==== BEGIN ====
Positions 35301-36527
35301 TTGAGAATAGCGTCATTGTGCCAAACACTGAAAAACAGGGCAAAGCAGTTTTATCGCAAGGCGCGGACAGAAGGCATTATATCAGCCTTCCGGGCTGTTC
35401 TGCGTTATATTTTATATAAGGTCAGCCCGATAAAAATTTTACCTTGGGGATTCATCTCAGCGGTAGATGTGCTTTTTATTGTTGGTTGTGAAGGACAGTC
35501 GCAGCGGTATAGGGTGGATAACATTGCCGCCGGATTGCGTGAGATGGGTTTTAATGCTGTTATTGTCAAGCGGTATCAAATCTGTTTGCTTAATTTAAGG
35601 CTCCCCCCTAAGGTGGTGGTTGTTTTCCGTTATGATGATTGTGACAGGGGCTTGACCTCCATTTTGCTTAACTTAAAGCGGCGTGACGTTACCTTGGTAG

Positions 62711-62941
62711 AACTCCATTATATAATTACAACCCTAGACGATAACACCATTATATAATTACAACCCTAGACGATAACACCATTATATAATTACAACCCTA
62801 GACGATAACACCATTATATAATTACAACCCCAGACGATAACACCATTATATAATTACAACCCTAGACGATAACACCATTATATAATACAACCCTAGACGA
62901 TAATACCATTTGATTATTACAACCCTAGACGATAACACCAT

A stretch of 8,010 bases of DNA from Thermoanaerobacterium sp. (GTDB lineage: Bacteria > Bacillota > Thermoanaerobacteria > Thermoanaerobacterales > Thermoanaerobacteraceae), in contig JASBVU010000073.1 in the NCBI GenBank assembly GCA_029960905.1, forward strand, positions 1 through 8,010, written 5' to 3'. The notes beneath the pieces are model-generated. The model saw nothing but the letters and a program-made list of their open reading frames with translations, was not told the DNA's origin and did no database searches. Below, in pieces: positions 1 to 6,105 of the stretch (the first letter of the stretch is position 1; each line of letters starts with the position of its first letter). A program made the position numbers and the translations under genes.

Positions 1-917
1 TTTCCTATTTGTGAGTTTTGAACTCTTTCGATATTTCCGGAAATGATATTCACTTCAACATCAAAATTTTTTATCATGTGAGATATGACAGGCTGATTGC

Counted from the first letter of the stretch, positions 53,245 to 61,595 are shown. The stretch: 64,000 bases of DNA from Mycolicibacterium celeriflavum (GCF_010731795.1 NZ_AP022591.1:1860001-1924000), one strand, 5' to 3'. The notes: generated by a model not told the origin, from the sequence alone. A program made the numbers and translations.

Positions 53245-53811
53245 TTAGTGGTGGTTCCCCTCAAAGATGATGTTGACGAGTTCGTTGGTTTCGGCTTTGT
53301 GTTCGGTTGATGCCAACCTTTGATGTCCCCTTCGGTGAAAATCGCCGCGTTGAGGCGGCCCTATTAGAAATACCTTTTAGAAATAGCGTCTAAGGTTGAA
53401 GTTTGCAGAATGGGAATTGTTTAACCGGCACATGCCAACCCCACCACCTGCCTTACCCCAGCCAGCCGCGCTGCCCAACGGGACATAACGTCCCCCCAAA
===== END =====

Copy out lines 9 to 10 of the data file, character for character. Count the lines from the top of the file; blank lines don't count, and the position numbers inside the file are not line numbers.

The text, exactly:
62901 TAATACCATTTGATTATTACAACCCTAGACGATAACACCAT

A stretch of 8,010 bases of DNA from Thermoanaerobacterium sp. (GTDB lineage: Bacteria > Bacillota > Thermoanaerobacteria > Thermoanaerobacterales > Thermoanaerobacteraceae), in contig JASBVU010000073.1 in the NCBI GenBank assembly GCA_029960905.1, forward strand, positions 1 through 8,010, written 5' to 3'. The notes beneath the pieces are model-generated. The model saw nothing but the letters and a program-made list of their open reading frames with translations, was not told the DNA's origin and did no database searches. Below, in pieces: positions 1 to 6,105 of the stretch (the first letter of the stretch is position 1; each line of letters starts with the position of its first letter). A program made the position numbers and the translations under genes.